The LME tin price hit $18,850 as of Dec. 3, 2018, and has increased 11.9% to $21,100 as of Feb. 19. As we noted in our most recent Monthly Metals Outlook report, a nearly 51% decline in LME stocks since December has helped drive the price uptrend.

Tin Production

According to another ITA release, a Tasmanian tin mine posted record production in January.

The Renison mine, a joint venture of Metals X and Yunnan Tin Group, produced 871 tons of tin in January.

“Australian mining appears to be ramping up, with increased tin output from Renison coinciding with new production at the Granville mine,” the ITA said. “Despite bush fires threatening production in January and forcing the mine to suspend operations for two days, Renison still achieved record output. This bears well for the future of the mine, which is due to report its updated resource estimate in the June quarter.”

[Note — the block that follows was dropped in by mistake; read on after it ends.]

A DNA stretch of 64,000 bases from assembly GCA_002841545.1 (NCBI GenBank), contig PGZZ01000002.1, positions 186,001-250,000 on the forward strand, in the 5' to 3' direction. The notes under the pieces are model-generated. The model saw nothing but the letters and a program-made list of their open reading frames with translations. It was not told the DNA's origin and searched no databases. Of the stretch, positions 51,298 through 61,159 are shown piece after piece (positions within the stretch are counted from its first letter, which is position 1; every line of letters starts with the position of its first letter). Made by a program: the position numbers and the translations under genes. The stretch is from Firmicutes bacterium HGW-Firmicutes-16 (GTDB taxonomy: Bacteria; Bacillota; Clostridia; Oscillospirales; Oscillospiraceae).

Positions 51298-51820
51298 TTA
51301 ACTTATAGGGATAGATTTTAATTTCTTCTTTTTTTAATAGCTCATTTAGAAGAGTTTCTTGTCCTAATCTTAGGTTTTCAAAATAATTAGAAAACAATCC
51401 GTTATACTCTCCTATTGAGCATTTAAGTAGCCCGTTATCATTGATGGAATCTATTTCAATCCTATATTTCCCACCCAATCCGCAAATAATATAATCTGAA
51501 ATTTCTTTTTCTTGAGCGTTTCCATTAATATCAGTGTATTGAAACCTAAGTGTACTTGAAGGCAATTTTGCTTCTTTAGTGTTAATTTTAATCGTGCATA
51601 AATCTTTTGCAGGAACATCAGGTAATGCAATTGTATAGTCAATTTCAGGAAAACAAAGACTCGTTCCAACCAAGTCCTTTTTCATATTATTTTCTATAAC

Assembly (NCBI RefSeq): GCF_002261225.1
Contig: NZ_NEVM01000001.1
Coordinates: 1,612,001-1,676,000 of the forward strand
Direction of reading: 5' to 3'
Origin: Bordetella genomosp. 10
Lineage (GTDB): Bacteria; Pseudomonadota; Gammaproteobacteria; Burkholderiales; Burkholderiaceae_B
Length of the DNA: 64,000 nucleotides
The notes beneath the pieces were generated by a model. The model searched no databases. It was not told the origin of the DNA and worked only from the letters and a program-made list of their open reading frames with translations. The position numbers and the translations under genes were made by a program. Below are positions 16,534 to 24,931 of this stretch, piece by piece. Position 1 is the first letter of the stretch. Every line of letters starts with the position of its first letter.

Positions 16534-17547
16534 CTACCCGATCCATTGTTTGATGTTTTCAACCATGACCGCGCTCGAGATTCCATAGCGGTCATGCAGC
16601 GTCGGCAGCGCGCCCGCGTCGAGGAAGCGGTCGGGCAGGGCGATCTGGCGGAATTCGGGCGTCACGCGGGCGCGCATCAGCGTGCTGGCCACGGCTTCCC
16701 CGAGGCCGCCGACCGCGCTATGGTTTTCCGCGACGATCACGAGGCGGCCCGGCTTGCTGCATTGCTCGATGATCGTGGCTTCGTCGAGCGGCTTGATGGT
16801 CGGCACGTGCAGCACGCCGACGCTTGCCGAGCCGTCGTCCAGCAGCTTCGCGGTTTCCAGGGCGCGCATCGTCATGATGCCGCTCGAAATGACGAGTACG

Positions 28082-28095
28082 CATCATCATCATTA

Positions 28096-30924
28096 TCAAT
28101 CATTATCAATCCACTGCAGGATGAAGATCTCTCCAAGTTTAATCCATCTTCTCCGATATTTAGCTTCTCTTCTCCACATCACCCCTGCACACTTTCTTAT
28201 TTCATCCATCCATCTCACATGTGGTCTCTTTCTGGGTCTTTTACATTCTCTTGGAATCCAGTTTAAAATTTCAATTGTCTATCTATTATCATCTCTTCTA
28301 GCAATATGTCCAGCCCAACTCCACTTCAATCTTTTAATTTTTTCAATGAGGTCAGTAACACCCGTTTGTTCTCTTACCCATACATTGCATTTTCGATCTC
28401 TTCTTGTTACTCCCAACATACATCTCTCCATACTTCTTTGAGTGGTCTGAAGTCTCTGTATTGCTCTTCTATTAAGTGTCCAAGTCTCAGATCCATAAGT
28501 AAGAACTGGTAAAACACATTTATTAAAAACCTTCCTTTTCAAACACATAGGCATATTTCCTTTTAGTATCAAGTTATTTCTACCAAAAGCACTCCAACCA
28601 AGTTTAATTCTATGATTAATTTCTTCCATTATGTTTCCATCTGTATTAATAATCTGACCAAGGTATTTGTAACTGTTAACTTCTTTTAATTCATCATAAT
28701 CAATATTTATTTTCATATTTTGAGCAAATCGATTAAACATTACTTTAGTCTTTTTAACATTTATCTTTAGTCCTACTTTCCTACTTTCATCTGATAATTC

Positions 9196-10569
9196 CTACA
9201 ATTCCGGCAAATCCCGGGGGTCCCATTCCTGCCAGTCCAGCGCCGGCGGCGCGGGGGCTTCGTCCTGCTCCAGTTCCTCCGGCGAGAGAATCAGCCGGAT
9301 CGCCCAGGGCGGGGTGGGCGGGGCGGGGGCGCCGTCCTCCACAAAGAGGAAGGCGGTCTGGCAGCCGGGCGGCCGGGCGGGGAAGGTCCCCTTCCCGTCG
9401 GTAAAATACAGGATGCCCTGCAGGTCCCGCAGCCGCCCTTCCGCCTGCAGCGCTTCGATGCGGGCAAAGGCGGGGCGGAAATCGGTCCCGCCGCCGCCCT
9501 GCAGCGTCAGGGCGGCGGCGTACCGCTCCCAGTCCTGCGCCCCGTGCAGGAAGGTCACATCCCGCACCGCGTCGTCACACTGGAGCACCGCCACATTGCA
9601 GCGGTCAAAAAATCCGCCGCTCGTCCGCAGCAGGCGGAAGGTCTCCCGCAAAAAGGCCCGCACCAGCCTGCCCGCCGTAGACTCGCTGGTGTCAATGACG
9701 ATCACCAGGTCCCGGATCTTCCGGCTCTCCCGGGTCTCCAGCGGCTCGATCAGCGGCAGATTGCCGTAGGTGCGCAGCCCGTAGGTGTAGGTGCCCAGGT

General Motors’ new eBike brand has a name.

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On the heels of a crowdsourcing campaign launched in November, GM announced late last week that its new electronic bike brand will be dubbed ARĪV.

The bikes were available for preorder starting Feb. 14. According to a GM release, the eBikes will be launching first in Germany, Belgium and the Netherlands due to “the popularity of lithium-ion battery-powered eBikes in those markets.”

The eBikes will begin being shipped to customers starting in the second quarter of this year.

Meld and Merge

GM’s new eBikes come in two models: a Meld compact bike and a Merge folding bike.